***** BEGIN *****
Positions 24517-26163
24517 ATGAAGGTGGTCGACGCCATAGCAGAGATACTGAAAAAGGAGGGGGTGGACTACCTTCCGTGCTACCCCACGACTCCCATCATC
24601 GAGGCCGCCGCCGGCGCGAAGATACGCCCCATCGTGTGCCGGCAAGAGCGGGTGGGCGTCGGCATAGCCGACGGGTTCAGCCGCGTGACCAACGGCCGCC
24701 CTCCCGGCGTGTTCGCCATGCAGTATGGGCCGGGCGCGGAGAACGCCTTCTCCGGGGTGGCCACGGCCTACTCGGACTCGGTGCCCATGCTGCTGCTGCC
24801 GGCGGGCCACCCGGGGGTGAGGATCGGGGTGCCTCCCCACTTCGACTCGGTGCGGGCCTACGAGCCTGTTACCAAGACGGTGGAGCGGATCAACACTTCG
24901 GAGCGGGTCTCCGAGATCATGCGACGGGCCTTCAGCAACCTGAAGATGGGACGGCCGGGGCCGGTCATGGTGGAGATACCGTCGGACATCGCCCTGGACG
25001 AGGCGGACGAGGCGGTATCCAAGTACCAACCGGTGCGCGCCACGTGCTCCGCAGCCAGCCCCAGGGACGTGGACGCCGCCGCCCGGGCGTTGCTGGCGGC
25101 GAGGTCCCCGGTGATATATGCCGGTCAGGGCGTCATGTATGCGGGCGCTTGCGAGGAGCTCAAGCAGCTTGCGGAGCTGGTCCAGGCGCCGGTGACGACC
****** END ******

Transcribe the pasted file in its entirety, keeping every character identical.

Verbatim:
Positions 24517-26163
24517 ATGAAGGTGGTCGACGCCATAGCAGAGATACTGAAAAAGGAGGGGGTGGACTACCTTCCGTGCTACCCCACGACTCCCATCATC
24601 GAGGCCGCCGCCGGCGCGAAGATACGCCCCATCGTGTGCCGGCAAGAGCGGGTGGGCGTCGGCATAGCCGACGGGTTCAGCCGCGTGACCAACGGCCGCC
24701 CTCCCGGCGTGTTCGCCATGCAGTATGGGCCGGGCGCGGAGAACGCCTTCTCCGGGGTGGCCACGGCCTACTCGGACTCGGTGCCCATGCTGCTGCTGCC
24801 GGCGGGCCACCCGGGGGTGAGGATCGGGGTGCCTCCCCACTTCGACTCGGTGCGGGCCTACGAGCCTGTTACCAAGACGGTGGAGCGGATCAACACTTCG
24901 GAGCGGGTCTCCGAGATCATGCGACGGGCCTTCAGCAACCTGAAGATGGGACGGCCGGGGCCGGTCATGGTGGAGATACCGTCGGACATCGCCCTGGACG
25001 AGGCGGACGAGGCGGTATCCAAGTACCAACCGGTGCGCGCCACGTGCTCCGCAGCCAGCCCCAGGGACGTGGACGCCGCCGCCCGGGCGTTGCTGGCGGC
25101 GAGGTCCCCGGTGATATATGCCGGTCAGGGCGTCATGTATGCGGGCGCTTGCGAGGAGCTCAAGCAGCTTGCGGAGCTGGTCCAGGCGCCGGTGACGACC